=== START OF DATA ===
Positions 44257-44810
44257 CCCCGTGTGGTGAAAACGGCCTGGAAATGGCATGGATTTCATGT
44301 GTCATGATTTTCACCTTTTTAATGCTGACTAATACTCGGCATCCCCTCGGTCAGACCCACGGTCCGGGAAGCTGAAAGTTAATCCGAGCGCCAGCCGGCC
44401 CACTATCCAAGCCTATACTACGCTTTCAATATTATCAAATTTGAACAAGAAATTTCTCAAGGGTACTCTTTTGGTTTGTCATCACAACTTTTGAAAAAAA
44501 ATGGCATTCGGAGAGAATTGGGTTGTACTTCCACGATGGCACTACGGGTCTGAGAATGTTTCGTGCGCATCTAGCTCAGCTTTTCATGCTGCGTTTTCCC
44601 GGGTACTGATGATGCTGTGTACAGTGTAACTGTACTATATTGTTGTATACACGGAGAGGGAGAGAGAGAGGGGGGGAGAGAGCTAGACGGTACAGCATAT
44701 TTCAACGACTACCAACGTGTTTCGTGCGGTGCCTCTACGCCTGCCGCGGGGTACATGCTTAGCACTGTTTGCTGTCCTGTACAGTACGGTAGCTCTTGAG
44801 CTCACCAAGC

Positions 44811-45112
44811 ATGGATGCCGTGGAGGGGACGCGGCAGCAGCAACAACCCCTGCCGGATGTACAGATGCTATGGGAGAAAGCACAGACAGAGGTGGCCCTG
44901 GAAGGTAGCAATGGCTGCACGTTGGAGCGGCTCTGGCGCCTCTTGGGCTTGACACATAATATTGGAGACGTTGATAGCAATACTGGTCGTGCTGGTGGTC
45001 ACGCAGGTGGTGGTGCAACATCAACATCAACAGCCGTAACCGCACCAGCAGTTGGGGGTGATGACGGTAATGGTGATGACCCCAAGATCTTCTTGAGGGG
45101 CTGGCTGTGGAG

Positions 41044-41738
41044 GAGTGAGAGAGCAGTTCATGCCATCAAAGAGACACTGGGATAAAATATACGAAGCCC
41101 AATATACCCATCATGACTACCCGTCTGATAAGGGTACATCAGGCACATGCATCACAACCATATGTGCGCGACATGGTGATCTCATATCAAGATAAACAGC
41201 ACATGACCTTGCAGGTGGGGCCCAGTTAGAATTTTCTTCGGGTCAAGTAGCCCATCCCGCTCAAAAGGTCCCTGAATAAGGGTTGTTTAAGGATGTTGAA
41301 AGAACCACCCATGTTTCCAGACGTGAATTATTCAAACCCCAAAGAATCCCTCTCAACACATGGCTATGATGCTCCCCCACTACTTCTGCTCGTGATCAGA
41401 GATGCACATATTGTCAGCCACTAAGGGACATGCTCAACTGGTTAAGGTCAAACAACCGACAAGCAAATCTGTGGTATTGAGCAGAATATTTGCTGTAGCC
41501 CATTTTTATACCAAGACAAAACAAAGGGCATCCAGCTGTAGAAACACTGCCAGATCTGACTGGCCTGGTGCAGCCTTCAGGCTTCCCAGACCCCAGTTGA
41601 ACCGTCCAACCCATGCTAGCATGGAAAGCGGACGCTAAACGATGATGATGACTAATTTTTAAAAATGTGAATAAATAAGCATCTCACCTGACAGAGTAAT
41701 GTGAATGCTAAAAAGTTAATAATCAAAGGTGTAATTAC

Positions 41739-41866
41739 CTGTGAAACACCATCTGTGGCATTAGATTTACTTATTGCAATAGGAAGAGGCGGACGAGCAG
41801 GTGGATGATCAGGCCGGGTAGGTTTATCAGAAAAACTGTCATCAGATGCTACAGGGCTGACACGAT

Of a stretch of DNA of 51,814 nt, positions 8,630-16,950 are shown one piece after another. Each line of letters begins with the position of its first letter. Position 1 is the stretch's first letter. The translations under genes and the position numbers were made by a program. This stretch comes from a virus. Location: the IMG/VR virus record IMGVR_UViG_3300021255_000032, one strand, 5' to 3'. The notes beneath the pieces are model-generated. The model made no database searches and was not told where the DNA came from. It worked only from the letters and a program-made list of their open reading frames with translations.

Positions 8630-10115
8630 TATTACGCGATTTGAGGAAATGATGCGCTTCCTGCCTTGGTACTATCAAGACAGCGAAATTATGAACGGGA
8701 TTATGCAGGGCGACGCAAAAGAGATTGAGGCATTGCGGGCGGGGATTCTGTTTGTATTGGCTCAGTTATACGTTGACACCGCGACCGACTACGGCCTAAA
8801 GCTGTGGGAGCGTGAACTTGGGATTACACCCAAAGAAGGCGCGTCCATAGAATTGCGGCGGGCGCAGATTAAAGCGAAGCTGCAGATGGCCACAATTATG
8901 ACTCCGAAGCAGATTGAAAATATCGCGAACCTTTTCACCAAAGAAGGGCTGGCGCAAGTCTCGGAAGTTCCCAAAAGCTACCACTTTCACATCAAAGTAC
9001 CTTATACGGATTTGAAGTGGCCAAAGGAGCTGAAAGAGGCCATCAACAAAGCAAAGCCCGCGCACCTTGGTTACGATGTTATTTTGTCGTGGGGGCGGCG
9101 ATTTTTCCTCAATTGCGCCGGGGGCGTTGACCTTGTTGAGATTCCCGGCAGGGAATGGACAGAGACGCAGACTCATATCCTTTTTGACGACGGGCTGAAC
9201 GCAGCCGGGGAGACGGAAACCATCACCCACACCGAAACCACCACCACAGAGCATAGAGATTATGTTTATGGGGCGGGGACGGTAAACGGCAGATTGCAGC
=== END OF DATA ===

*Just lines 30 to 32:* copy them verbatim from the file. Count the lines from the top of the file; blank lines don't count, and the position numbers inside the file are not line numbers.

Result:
8801 GCTGTGGGAGCGTGAACTTGGGATTACACCCAAAGAAGGCGCGTCCATAGAATTGCGGCGGGCGCAGATTAAAGCGAAGCTGCAGATGGCCACAATTATG
8901 ACTCCGAAGCAGATTGAAAATATCGCGAACCTTTTCACCAAAGAAGGGCTGGCGCAAGTCTCGGAAGTTCCCAAAAGCTACCACTTTCACATCAAAGTAC
9001 CTTATACGGATTTGAAGTGGCCAAAGGAGCTGAAAGAGGCCATCAACAAAGCAAAGCCCGCGCACCTTGGTTACGATGTTATTTTGTCGTGGGGGCGGCG